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Science faculty dominate admin search committee

The committee to select the new vice president of research includes one humanities professor

The search committee for a new vice president for research has launched the selection process and expects to fill the position within the month, said Provost Mark Schlissel P’15. Five out of the seven faculty members on the committee, which Schlissel formed, work in math and the life and physical sciences, though the vice president position oversees research in all disciplines.

When current Vice President for Research Clyde Briant announced in January that he will step down at the end of the academic year, Schlissel sent an email to the faculty inviting interested members to nominate themselves or their colleagues for the position.

“I would hope that the makeup of the committee is not representative of the amount of attention the humanities will get,” said Evelyn Lincoln, associate professor of history of art and architecture and Italian studies.

The search has been conducted internally and has focused on current tenured faculty members who are “already familiar with the way we do business,” Schlissel said.

About 10 faculty members have submitted letters of interest regarding the available position, Schlissel said.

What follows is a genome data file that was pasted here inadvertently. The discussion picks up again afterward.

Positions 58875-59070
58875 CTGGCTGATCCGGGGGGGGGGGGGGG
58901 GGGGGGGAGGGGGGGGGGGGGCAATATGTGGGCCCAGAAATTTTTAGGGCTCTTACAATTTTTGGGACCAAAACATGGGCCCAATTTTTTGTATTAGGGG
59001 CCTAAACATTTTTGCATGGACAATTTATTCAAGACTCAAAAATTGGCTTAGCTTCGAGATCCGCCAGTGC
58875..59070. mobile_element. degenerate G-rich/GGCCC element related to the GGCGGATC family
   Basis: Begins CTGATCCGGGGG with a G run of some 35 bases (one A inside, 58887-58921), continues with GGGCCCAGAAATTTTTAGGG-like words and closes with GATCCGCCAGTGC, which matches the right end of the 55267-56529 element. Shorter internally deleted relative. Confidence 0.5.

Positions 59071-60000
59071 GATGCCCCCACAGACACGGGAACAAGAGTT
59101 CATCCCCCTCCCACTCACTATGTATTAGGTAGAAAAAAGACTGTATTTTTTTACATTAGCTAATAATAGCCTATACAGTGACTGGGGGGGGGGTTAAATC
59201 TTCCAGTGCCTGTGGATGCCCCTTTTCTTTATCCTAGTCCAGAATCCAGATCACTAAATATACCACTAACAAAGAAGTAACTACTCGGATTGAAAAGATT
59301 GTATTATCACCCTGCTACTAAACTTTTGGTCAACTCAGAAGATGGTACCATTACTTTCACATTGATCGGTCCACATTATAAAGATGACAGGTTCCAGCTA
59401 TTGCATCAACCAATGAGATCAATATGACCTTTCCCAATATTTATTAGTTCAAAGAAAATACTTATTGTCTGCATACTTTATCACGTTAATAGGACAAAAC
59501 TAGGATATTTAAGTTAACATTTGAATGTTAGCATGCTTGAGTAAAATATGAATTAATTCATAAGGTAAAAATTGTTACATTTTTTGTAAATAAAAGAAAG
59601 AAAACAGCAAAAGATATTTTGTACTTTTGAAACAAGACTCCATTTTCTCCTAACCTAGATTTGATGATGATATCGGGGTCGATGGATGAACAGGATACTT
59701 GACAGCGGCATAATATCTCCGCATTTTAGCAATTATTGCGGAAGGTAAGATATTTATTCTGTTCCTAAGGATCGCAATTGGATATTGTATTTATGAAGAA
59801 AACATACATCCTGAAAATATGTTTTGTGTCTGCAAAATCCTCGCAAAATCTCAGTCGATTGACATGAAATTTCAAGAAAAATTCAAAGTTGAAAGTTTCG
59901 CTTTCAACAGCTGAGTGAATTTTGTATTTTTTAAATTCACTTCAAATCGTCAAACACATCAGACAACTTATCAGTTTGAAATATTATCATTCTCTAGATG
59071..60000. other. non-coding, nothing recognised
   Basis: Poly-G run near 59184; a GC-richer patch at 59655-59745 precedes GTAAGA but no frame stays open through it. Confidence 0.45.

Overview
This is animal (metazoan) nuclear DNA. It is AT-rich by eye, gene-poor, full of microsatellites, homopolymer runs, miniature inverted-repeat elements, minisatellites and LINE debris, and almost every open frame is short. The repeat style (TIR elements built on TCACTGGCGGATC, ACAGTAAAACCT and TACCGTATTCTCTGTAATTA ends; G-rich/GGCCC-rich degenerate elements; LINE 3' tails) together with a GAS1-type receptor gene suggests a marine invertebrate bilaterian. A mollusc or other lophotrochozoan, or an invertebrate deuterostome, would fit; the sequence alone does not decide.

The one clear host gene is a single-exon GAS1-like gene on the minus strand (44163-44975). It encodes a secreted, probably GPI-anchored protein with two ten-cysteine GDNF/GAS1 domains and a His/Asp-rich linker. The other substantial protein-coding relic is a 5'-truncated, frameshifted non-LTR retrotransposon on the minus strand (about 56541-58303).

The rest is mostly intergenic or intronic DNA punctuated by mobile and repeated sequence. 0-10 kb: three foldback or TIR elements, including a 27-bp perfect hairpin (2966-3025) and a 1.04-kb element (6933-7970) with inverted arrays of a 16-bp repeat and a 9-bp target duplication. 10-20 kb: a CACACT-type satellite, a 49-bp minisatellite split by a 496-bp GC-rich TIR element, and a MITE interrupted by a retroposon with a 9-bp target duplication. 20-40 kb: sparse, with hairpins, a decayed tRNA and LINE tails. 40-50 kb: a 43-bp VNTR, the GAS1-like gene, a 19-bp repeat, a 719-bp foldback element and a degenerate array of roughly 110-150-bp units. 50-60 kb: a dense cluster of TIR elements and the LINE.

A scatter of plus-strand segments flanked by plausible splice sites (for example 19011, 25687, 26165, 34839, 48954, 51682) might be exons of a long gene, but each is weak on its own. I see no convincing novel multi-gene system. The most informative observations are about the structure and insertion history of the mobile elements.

The search committee will meet for the first time this week and at the end of its process will recommend three finalists, Schlissel said. The new vice president for research will be selected by President Christina Paxson, Schlissel said.

 

A science bent

The eight-member search committee is dominated by faculty members “from the math and science and engineering side of the house,” Schlissel said. Amanda Anderson, professor of English, serves as the sole representative of the humanities, while Rajiv Vohra P’07, professor of economics and former dean of the faculty, is the only social science faculty member on the committee.

“I wanted to select a group that represents the breadth of the research community at Brown, but with a particular skewing toward the community that’s most dependent on the functioning of the vice president for research’s office,” Schlissel said.

The Office of the Vice President for Research is responsible for all faculty-written grant proposals that are submitted to federal agencies, Schlissel said. “The classics department doesn’t submit as many grant proposals as the engineers,” he said.